Sunday August 31, 2014
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07-077 George Washington Carver II

Sunday Aug 31, 2014

Lead: In 1896 agricultural scientist George Washington Carver received a unique invitation. It came from American educator Booker T. Washington.

Intro: A Moment in Time with Dan Roberts.

Content: George Washington Carver had just been appointed to the faculty of Iowa State College - the school's first African American faculty member. Carver already had a national reputation in the field of agricultural research. Washington asked Carver to come to Alabama to create the agriculture program at Tuskegee Institute. "I cannot offer you money, position or fame. The first two you have... These... I ask you to give up. I offer you in their place: hard work, the task of bringing a people from degradation, poverty, and waste.... Your department exits only on paper and your laboratory will have to be in your head." Carver spent the rest of his life at Tuskegee.

Carver devoted his career to improving the lives of southern sharecroppers, mostly African Americans - many of whom were in debt due to failure of cotton. For over a century farmers in the south had taken little care for their land. They had planted and planted and planted with little concern for the depletion of nutrients in the soil and, in 1905, attacks from the boll weevil decimated the entire cotton harvest for several years.

Carver first promoted and taught "crop rotation." He discovered that planting legumes, peas and peanuts restored nitrogen to the soil and eventually nursed it back to health. Carver worked to promote the nutritional value and the industrial uses of peanuts, developing 325 uses for the peanut from cooking oil to shampoo. He also developed over 100 uses for the sweet potato and other plants native to the south. Today the peanut is a cash crop. George Washington Carver died in 1943 at the age of 79, leaving his life savings to Tuskegee Institute.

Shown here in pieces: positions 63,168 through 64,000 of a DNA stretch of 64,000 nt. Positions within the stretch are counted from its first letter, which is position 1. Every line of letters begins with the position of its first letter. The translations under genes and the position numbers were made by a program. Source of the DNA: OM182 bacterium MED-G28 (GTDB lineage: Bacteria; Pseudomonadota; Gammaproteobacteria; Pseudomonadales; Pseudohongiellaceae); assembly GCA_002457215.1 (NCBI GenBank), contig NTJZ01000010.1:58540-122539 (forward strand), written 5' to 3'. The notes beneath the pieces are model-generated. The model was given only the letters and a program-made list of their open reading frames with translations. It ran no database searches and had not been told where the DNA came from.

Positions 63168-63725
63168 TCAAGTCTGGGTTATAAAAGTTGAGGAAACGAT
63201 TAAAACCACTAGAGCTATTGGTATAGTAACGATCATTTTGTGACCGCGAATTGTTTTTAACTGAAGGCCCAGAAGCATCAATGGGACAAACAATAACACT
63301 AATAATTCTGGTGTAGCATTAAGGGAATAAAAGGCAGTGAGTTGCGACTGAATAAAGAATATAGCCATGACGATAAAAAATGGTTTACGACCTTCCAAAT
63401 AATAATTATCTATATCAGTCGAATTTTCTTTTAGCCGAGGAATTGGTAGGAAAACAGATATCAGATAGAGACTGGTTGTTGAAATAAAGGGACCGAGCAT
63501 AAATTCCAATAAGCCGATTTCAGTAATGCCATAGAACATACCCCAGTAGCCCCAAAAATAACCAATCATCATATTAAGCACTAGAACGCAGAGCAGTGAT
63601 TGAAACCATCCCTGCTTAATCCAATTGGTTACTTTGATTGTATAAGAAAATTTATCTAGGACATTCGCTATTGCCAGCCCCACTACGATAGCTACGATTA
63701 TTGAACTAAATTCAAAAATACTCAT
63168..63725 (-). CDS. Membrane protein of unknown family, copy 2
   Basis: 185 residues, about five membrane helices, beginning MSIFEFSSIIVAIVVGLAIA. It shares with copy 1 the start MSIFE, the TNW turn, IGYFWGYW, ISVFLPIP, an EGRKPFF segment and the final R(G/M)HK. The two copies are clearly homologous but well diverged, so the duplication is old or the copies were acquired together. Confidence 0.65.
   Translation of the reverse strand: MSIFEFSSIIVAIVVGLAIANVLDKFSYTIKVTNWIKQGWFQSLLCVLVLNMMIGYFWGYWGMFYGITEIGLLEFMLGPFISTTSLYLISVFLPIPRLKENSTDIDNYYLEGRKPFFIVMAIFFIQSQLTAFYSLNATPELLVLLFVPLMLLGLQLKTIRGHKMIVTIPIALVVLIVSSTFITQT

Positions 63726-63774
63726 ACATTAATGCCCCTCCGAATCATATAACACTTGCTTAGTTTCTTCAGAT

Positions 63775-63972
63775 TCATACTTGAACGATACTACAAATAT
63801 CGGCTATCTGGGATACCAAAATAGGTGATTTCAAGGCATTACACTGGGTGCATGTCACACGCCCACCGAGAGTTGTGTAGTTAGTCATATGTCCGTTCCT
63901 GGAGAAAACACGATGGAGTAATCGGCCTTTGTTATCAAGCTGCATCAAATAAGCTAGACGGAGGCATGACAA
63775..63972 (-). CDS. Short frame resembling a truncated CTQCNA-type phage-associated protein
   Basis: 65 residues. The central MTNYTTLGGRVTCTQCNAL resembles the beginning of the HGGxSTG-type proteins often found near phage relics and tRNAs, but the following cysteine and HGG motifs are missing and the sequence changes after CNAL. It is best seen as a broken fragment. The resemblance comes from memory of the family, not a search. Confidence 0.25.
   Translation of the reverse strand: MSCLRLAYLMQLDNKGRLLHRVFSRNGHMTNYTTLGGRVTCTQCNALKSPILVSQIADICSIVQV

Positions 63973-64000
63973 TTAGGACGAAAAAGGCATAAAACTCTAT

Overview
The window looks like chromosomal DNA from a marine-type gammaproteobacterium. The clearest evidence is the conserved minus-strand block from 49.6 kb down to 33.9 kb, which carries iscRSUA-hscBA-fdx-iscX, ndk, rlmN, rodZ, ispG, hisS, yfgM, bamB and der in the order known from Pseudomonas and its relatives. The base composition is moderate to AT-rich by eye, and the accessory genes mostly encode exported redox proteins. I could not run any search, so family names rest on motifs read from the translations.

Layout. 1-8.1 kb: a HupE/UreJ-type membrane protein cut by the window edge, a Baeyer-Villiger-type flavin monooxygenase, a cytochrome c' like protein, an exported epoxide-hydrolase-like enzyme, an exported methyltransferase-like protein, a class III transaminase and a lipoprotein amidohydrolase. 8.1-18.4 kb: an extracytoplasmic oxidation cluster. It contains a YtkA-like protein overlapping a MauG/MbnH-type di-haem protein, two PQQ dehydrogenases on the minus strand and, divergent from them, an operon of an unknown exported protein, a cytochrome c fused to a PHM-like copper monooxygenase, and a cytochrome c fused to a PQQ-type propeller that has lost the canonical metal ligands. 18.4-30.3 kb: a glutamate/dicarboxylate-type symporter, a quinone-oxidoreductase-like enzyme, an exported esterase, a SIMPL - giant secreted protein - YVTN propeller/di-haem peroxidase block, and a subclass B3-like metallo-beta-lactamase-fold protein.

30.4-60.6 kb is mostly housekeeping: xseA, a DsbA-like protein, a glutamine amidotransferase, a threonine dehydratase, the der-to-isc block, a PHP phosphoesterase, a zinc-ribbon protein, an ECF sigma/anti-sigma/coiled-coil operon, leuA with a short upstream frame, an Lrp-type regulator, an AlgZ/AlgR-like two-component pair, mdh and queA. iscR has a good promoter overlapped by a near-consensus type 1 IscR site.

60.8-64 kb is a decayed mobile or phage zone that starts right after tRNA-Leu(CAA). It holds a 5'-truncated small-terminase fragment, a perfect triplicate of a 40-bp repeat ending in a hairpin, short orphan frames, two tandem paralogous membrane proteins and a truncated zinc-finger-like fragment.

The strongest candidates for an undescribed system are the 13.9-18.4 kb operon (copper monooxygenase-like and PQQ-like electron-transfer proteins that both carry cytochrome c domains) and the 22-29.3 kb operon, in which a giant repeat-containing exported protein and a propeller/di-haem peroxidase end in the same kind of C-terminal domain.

The Producer of A Moment in Time is Steve Clark. At the University of Richmond, this is Dan Roberts.


Benitez, Mirna. George Washington Carver: Plant Doctor. Milwaukee: Raintree Publishing, 1989.

Carey, Charles W. George Washington Carver.

Holt, Rackham. George Washington Carver: an American Biography. Garden City, New York: Doubleday, 1943.

"The Legacy of George Washington Carver," Iowa State University Web,

McMurry, Linda O. George Washington Carver, Scientist and Symbol. New York: Oxford University Press, 1981.

Micucci, Charles. The Life and Times of the Peanut. Boston: Houghton Mifflin, 1997.

National Park Service George Washington Carver Monument,

Copyright 2014 by Dan Roberts Enterprises, Inc.


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